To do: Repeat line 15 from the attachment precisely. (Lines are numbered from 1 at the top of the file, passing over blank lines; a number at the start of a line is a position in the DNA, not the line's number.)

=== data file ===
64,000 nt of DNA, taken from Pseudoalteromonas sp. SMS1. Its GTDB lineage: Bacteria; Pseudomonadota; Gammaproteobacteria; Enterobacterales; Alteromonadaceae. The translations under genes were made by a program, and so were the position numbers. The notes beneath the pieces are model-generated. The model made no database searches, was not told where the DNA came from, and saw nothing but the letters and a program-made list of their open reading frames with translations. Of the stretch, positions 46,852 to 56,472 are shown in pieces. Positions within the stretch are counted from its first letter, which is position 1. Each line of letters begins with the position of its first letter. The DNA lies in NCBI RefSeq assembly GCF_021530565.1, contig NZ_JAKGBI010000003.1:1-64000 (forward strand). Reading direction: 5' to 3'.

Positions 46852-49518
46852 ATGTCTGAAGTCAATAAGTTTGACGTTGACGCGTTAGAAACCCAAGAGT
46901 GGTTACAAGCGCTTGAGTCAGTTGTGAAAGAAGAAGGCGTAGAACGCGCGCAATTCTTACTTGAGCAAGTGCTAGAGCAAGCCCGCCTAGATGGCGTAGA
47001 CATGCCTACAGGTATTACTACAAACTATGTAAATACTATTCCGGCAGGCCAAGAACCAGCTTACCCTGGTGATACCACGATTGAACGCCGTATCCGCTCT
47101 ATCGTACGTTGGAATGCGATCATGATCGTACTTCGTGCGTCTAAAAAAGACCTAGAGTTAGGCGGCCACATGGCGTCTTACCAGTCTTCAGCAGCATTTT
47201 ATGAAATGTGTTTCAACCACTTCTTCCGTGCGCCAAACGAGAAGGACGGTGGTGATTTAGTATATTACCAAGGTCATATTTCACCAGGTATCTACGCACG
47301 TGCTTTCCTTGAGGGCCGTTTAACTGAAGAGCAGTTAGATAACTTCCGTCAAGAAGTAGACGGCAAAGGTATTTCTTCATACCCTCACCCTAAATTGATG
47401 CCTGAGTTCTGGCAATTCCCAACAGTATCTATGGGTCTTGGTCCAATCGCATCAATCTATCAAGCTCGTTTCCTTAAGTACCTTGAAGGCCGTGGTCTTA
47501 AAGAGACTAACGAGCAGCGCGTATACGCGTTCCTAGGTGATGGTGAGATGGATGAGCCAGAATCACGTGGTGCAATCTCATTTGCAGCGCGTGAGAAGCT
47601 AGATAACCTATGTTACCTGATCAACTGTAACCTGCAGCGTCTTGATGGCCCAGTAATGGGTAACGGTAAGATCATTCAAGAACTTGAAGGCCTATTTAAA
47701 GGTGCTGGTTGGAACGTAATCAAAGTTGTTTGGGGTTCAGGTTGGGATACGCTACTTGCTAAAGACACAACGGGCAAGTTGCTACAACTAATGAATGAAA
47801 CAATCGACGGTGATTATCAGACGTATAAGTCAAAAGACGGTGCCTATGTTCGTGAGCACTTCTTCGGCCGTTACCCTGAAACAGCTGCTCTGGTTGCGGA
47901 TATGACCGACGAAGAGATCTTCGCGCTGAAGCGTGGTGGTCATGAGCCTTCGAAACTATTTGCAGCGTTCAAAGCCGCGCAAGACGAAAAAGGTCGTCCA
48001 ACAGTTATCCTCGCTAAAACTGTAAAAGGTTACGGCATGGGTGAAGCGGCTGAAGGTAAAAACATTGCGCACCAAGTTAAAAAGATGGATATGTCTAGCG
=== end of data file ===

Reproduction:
48001 ACAGTTATCCTCGCTAAAACTGTAAAAGGTTACGGCATGGGTGAAGCGGCTGAAGGTAAAAACATTGCGCACCAAGTTAAAAAGATGGATATGTCTAGCG